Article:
Have you ever had one of those personal sessions where you analyse past desicions and actions, and wonder exactly why you chose to go through with them? Like why you are no longer friends with someone? Or why you love to talk ill of your exes, despite having had some pretty bright days together? Or maybe it was that one time you decided not to take up a job interview and ended up waiting for another opportunity to surface for over a year?
We all have it. We’ve all nurtured it at some point; and in many occasions, it has turned out to be destructive.
Most of us have chosen our egos over other more important things so many times that we tell ourselves that it is “self respect” and maintaining our “dignity” when in reality, we are feeding the gigantic monsters that live within us.
We may have some of those friends that were once our best friends whom we do not talk to any more. Heck, we do not even know what has been happening with them over the past year; or two; or more. Over time we gradually stop talking to them, saying “If I am that important to them, they’ll look for me.” Or “Why do I have to always be the first to talk to them?”. Meanwhile, the said friends share these sentiments and choose to withdraw as well. That’s a win for the ego!
We graduate from university and feel more important than our counterparts, and we decide that we shall practise the professions that we have been trained in come what may! We get many leads to opportunities. It’s not what we’ve studied after high school, but it is a great opportunity for our personal and career growth. We decline. In fact, we do not even try to see what these opportunities hold for us, we just feel that it is beneath us. We end up waiting long periods of time before any opportunity opens up and by this time, we have become so desperate, we do not even care what it’s about any more. We know that the longer we stay out of work, the more obsolete we become. Another win for the ego. Ego wins, progress loses.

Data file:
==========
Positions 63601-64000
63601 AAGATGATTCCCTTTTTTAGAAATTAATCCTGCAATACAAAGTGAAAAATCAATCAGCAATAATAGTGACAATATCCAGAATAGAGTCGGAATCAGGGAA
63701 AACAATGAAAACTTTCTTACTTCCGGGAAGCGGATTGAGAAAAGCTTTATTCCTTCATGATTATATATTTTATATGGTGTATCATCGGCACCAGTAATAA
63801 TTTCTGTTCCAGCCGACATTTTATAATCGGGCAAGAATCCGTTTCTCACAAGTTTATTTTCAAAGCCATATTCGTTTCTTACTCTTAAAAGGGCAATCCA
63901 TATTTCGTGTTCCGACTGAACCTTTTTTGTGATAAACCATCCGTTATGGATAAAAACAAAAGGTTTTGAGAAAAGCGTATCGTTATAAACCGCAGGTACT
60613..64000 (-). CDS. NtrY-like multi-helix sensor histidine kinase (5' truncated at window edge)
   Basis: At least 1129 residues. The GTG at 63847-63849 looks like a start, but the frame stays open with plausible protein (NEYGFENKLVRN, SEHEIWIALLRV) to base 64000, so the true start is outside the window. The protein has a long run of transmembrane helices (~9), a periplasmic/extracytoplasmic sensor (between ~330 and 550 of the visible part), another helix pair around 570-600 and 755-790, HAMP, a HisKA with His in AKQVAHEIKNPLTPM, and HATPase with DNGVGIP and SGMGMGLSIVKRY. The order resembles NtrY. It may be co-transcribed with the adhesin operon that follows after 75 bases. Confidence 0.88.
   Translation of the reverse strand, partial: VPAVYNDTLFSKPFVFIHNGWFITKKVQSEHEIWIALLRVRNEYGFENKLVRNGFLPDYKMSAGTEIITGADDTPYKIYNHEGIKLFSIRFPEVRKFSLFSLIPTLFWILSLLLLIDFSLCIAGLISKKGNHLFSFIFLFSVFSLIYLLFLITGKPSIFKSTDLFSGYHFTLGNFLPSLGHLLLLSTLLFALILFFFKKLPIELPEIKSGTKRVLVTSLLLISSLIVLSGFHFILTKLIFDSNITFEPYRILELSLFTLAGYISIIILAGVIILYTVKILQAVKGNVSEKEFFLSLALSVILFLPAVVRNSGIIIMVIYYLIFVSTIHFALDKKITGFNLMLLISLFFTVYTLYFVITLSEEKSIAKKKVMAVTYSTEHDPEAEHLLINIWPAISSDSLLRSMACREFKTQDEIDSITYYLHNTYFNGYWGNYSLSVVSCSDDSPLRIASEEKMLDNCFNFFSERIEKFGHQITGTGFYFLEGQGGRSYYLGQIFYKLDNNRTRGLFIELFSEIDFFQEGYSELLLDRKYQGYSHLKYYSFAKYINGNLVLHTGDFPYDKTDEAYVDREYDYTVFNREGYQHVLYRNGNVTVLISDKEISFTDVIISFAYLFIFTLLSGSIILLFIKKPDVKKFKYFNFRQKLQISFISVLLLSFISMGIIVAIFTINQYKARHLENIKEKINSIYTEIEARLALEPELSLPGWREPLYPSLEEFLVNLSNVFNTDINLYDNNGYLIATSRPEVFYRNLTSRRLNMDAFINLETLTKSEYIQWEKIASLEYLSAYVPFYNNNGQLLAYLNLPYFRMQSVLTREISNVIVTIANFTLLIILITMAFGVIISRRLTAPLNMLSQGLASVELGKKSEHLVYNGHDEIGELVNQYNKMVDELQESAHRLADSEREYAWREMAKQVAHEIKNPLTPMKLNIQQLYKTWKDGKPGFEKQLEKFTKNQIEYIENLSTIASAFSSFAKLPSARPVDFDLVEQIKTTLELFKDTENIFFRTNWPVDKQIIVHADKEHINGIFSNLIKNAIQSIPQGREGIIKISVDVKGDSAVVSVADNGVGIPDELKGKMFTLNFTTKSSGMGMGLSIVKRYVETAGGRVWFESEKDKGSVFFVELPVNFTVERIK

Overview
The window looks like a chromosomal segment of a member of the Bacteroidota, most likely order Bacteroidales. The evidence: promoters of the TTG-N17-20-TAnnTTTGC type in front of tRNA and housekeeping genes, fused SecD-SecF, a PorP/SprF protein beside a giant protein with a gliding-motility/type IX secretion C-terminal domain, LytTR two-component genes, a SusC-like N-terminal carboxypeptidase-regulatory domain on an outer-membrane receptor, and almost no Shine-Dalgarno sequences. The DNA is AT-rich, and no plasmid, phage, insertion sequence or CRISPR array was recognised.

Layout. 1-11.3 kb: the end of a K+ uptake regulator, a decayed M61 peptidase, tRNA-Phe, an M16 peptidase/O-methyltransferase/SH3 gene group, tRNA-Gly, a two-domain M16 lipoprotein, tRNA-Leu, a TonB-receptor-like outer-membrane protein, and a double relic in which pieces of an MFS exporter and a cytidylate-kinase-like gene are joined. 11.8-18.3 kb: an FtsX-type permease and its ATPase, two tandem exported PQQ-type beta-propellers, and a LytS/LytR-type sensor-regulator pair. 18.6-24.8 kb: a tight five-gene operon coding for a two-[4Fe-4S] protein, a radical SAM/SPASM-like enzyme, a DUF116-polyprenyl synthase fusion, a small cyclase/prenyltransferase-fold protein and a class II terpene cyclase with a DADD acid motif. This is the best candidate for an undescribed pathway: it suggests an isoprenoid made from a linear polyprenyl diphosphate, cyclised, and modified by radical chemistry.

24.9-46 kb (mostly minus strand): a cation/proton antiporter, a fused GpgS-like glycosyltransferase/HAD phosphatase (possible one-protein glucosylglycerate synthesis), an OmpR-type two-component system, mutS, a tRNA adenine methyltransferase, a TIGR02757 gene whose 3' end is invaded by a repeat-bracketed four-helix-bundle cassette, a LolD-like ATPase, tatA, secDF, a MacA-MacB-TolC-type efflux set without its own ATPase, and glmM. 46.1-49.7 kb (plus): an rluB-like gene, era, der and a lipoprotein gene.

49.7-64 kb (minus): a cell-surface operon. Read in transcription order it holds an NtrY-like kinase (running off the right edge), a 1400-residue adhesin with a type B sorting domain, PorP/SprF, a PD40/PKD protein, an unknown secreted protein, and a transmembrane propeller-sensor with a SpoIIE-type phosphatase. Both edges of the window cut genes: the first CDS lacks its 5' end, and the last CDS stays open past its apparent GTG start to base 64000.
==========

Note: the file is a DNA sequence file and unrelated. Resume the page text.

We have people from our villages or around our homes or places of work who do more manual jobs or are part of the labour-force that does the work that most see as “can’t do”. We walk past them without a simple hello. We do not want to be social with them or to be seen talking to them. We feel that they are beneath us. We feed our already obese egos trying to make ourselves feel greater and better. We forget that we are a product of God’s grace, that without Him we are nothing. We feel special. Ego wins once again. Compassion loses.
We meet people from all walks of life. Most are on different levels from us, obviously because we are all on different paths. We meet some who are influential, perhaps of the same age as we are. We socialise and network. We know that a great rapport and discussing crucial matters with these people will probably elevate our ideas or open doors for us. But we are afraid to ask. We choose not to ask for help. We don’t need their advice, after all. Or so we lie to ourselves. We want them to see us as those on the same level as they are. That’s another win for the ego. Ego wins, progress loses.
If we can learn how to be humble, how to be more open minded and honest with ourselves, then we can truly open the doors for ourselves. We are, sometimes,our own enemies. We stand in the way of our progress. We block opportunities from ourselves. All because we choose to be egocentric.